How You Can Help Victims Of California Wildfires

Dominique Mosbergen

The three wildfires raging on both ends of California have exacted a staggering toll. Dozens of lives have been lost, tens of thousands have been displaced and entire neighborhoods — and at least one entire Northern California town — have been incinerated.

Officials warn that the disaster is far from over. The Camp, Hill and Woolsey fires remain largely uncontained. The death toll, which stood at 31 as of Sunday night, could rise as the fires continue and rescue workers search for people who are missing or dead.

High winds and critically dry conditions threaten to unleash more fires in parts of Southern California in the coming days and weeks, fire officials told The Associated Press. “We are in this for the long haul,” Cal Fire Chief Ken Pimlott said.

From donating funds and supplies to opening your home to someone who’s lost theirs, here are some ways you can help the many thousands of people and animals impacted by the wildfires:

Donate to nonprofits 

Several nonprofit organizations, such as the California Community Foundation, American Red Cross, California Fire Foundation, United Way of Greater Los Angeles and United Way of Northern California, are offering financial aid, medical care, food and shelter to victims. Donate money to these organizations directly. As the Center for International Disaster Information notes, monetary donations are usually the most efficient and effective way to help in the aftermath of a disaster. 

TheSalvation Army Ventura Corps is accepting non-perishable food items. In Butte County, in-kind donations can be dropped off at the Municipal Auditorium in Oroville.

Baby2Baby is working specifically to distribute high-need items, like diapers and blankets, to children. Enloe Medical Center, a hospital in Chico, is accepting donations for people who have been displaced.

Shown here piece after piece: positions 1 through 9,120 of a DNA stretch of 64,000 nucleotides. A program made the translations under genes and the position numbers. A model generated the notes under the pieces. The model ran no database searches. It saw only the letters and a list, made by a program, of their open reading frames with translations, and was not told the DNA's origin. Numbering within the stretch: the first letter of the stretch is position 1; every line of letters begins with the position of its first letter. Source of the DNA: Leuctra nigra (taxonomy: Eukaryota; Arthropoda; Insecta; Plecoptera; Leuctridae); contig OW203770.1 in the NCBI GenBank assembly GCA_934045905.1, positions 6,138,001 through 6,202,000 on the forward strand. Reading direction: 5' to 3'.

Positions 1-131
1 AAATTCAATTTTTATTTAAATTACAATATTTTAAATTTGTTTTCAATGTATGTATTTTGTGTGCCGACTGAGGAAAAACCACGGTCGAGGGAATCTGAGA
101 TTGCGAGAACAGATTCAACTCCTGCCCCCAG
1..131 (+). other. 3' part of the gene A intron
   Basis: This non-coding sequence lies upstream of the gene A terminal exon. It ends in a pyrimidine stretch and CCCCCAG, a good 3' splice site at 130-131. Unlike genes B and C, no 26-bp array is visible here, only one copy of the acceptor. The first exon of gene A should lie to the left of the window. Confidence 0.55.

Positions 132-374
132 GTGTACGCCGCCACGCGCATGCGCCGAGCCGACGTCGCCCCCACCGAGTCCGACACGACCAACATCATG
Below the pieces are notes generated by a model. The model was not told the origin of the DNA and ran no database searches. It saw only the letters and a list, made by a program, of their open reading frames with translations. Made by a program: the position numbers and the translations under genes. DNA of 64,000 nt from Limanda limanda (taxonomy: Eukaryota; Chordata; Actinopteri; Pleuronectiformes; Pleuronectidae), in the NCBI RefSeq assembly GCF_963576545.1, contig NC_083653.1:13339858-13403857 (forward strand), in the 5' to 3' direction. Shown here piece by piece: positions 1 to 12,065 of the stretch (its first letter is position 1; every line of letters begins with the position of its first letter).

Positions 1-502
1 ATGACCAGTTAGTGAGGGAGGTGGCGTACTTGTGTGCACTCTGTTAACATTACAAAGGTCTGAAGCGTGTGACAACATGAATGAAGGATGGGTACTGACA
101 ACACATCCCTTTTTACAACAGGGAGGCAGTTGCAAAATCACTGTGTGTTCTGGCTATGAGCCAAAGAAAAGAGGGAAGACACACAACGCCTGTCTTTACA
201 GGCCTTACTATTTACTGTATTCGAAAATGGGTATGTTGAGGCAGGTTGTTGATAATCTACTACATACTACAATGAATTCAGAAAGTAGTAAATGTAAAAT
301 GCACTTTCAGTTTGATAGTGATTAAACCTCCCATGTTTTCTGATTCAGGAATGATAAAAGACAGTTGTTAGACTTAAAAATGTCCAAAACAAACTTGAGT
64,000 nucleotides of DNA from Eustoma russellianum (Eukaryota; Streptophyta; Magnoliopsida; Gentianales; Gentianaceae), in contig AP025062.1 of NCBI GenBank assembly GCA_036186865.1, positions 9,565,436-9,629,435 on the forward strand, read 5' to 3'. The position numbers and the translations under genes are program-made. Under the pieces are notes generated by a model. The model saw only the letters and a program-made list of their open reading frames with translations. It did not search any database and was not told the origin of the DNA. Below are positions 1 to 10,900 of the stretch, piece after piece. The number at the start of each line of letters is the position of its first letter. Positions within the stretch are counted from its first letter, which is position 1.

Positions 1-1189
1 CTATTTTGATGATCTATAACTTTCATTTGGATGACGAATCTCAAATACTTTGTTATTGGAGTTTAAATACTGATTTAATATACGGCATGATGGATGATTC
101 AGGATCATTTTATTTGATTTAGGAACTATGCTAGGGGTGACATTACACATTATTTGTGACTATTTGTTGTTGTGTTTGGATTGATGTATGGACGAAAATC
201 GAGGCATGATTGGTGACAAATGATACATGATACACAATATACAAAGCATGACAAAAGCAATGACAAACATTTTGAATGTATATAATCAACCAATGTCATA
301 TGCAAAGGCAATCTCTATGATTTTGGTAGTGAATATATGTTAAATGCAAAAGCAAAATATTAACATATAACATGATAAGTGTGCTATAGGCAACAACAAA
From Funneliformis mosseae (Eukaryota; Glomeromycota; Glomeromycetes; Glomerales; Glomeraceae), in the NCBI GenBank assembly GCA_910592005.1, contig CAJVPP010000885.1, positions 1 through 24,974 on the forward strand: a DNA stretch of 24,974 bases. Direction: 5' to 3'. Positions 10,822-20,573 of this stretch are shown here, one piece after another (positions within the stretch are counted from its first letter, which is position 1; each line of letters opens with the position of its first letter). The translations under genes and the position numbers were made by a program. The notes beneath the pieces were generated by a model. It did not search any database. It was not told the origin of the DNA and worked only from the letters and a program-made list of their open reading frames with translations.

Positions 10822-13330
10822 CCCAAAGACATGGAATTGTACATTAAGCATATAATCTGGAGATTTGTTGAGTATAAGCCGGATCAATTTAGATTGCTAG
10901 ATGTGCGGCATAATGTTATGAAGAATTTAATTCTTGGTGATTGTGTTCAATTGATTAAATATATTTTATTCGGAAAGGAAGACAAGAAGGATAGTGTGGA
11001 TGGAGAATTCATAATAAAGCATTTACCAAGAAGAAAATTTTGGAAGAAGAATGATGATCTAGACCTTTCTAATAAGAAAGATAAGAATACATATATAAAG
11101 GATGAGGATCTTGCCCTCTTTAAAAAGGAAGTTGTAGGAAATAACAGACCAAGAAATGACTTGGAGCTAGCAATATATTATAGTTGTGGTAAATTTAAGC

Krystin Harvey, left, comforts her daughter Araya Cipollini at the remains of their home burned in the Camp Fire, Saturday, Nov. 10, 2018, in Paradise, Calif. The Camp Fire is California's most destructive wildfire since record-keeping began. (ASSOCIATED PRESS)

Organizations like the Entertainment Industry FoundationDirect Relief and the Los Angeles Fire Department Foundation are raising funds to support firefighters, health care providers and other emergency personnel. You can also donate directly to the Los Angeles Fire Department.

The Humane Society of Ventura County is helping animals displaced by the Woolsey and Hill fires. You can support the organization’s efforts through donations, or you may purchase items and supplies through the society’s Amazon wish list. The Los Angeles County Animal Care Foundation also is accepting donations to support the area’s shelters.

Facebook and Google are raising funds on their platforms for fire victims. Facebook has partnered with GlobalGiving. Donations to Google will be directed to the Center for Disaster Philanthropy

Firefighters Jason Toole, right, and Brent McGill with the Santa Barbara Fire Department walk among the ashes of a wildfire-ravaged home after turning off an open gas line on the property Saturday, Nov. 10, 2018, in Malibu, Calif.  (ASSOCIATED PRESS)

Support crowdfunding 

GoFundMe has set up a page with a list of crowdfunding efforts for victims of the California fires. See it here


Caring Choices, based in Chico, is accepting applications for emergency volunteers. “We want to remind folks that this is a marathon and not a sprint. We will need more volunteers throughout the disaster response and recovery efforts,” the nonprofit wrote on its website.

Apply to be a Red Cross Volunteer. Or, if you’re trained to work with animals, volunteer to help the Humane Society of Ventura County care for evacuated animals. 

Check out the state-runCalifornia Volunteers website to see other volunteer opportunities and ways to help.  

John Honigsfeld surveys the damage to a neighbor's property after a wildfire swept through Saturday, Nov. 10, 2018, in Malibu, Calif. (ASSOCIATED PRESS)

Open your home     

Shelter an evacuee through Airbnb’s Open Home Program. More than 800 people have already opened their homes to evacuees in Ventura County.

  • This article originally appeared on HuffPost.